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Journal: Genome Research. 2010 Sep 1. [Epub ahead of print]

Title: Systematic comparison of three genomic enrichment methods for massively parallel DNA sequencing.

Authors: Teer J, et al.

The authors of this paper compared three methods of enrichment for genomic regions of interest for targeted sequencing: molecular inversion probes, solution hybrid selection, and microarray-based genomic selection. Using HapMap DNA samples, they compared each of these methods with respect to their ability to capture an identical set of exons and evolutionarily conserved regions associated with 528 genes. For sequence analysis, the authors developed a Bayesian genotype-assigning algorithm called Most Probable Genotype. They found that all three capture methods were effective, but sensitivities varied. The authors also observed a low false-positive rate with all three methods. They concluded that the three genomic enrichment methods are "highly accurate and practical, with sensitivities comparable to that of 30-fold coverage whole-genome shotgun data."

Journal: Haematologica. 2010 Sep;95(9):1481-8.

Title: Genomic profiling of adult acute lymphoblastic leukemia by single nucleotide polymorphism oligonucleotide microarray and comparison to pediatric acute lymphoblastic leukemia.

Authors: Okamoto R, et al.

The authors of this study compared two different sets of high-density SNP array genotyping data from 75 new diagnostic adult and 399 previously published diagnostic pediatric acute lymphoblastic leukemia samples. The patients' samples were randomly acquired from among Caucasian and Asian populations and hybridized to either Affymetrix 50K or 250K SNP arrays. The array data were investigated with the Copy Number Analysis for GeneChips software for allele-specific copy number analysis. The authors' analysis of adult ALL cases led to the identification of new potential target lesions relevant for the pathogenesis of ALL. However, no unequivocal pattern of submicroscopic genomic alterations was found to separate adult ALL from pediatric ALL. Apart from different therapy regimen, differences of prognosis between adult and pediatric ALL are probably based on genetic subgroups according to cytogenetically detectable lesions but not focal genomic copy number microlesions, the authors concluded.

Journal: Human Mutation. 2010 Sep 16. [Epub ahead of print]

Title: Detection of clinically relevant exonic copy-number changes by array CGH.

Authors: Boone P, et al.

The authors of this study designed an array with exonic coverage of selected disease and candidate genes and used it clinically to identify losses or gains throughout the genome involving at least one exon and as small as several hundred base pairs in size. In some patients, the detected copy number change occurred within a gene known to be causative of the observed clinical phenotype, demonstrating the ability of the array to detect clinically relevant copy number variants with sub-kilobase resolution, according to the authors. They claim that their custom-designed, exon-targeted oligonucleotide array can detect intragenic copy-number changes in patients with various clinical phenotypes.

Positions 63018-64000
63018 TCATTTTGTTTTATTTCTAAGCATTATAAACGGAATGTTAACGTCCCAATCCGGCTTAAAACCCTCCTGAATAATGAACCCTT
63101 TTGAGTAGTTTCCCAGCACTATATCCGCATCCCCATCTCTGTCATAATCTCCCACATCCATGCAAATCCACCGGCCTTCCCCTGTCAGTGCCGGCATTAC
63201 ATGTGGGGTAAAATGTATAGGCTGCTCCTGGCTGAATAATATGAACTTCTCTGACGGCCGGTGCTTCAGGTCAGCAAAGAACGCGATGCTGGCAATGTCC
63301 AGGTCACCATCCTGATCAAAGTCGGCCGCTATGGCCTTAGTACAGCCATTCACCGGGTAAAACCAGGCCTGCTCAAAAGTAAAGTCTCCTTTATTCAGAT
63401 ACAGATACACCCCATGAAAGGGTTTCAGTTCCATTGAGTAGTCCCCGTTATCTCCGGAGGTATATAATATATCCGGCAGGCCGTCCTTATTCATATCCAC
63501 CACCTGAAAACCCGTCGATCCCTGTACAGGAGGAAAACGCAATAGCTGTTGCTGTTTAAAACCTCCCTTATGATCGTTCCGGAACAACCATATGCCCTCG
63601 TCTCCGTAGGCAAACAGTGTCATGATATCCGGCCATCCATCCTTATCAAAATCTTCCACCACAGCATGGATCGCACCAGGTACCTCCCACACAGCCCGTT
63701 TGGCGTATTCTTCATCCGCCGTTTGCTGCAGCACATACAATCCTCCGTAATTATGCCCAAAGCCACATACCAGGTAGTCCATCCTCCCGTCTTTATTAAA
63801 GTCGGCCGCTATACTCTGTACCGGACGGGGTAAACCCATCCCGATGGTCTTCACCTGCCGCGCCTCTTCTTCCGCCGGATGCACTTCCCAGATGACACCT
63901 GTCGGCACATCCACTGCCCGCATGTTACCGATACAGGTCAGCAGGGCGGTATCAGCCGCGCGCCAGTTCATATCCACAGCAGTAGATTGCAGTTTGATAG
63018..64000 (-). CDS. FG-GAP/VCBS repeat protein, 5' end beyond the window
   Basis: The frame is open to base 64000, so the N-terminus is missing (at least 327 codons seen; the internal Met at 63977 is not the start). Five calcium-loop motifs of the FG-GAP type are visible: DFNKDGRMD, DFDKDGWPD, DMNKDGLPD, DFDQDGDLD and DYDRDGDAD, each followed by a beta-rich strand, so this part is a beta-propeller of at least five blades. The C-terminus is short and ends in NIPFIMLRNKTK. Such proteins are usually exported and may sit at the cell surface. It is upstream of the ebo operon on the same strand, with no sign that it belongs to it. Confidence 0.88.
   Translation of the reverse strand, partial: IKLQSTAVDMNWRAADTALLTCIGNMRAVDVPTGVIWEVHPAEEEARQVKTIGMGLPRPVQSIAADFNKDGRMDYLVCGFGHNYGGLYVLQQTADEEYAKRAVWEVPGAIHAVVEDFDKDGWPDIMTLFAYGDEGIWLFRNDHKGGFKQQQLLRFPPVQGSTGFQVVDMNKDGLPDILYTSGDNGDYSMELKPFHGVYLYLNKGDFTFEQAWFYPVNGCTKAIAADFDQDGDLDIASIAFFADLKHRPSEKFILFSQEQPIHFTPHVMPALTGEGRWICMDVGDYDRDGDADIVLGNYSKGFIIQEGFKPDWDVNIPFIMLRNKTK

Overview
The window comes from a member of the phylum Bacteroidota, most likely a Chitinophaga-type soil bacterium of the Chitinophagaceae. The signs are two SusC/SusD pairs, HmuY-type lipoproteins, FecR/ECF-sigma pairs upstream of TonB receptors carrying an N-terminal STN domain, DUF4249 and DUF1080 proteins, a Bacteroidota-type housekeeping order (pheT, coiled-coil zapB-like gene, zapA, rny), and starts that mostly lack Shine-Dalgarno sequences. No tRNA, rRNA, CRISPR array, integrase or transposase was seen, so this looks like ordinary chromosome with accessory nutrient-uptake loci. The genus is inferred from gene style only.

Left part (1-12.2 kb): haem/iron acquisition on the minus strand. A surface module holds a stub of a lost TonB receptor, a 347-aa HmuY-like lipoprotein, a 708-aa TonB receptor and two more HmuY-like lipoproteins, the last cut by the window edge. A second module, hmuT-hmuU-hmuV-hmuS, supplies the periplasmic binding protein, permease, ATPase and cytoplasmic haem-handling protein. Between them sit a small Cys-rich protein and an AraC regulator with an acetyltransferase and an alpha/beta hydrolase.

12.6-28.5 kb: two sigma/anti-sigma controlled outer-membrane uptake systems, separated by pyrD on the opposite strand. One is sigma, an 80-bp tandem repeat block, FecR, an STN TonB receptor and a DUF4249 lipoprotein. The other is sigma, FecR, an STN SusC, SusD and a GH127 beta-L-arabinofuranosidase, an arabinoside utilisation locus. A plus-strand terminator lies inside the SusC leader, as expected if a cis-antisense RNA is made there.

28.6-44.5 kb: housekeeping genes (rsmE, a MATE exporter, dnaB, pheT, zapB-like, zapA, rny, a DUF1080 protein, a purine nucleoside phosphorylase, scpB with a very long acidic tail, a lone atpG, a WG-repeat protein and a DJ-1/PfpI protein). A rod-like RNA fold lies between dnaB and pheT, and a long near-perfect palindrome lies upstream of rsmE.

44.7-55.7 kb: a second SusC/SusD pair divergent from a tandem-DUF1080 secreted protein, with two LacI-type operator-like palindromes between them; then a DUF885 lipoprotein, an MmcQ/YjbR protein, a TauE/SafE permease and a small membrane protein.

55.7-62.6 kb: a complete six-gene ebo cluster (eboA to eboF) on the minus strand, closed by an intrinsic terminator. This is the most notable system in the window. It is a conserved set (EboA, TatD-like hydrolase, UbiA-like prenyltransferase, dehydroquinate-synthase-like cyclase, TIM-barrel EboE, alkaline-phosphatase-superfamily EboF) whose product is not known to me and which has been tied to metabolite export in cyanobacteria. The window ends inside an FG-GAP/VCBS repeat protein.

Journal: Journal of Clinical Microbiology. 2010 Sep 15. [Epub ahead of print]

Title: Hepatitis C virus genotyping using an oligonucleotide microarray based on the NS5B sequence.

Authors: Gryadunov D, et al.

The authors of this paper describe a microarray-based molecular technique for identifying the hepatitis C virus genotype and subtype. It uses low-density, hydrogel-based biochips containing genotype and subtype-specific oligonucleotides based on the sequences of the NS5B region of the HCV genome. Altogether, the biochip contains 120 oligonucleotides that identify specific genotypes and subtypes. The procedure included amplification of a 380-nucleotide fragment of NS5B and its hybridization on the biochip. Tests on 345 HCV-positive samples showed that the assay agreed with NS5B sequencing 100 percent for the genotype and 99.7 percent for the subtype. The hybridization on the microarray and the NS5B sequence were in 100 percent agreement for identifying the most common subtypes. Based on their results, the authors believe their tool is "promising" for HCV genotyping, "especially for implementing the new anti-HCV drugs that require accurate identification of clinically relevant subtypes."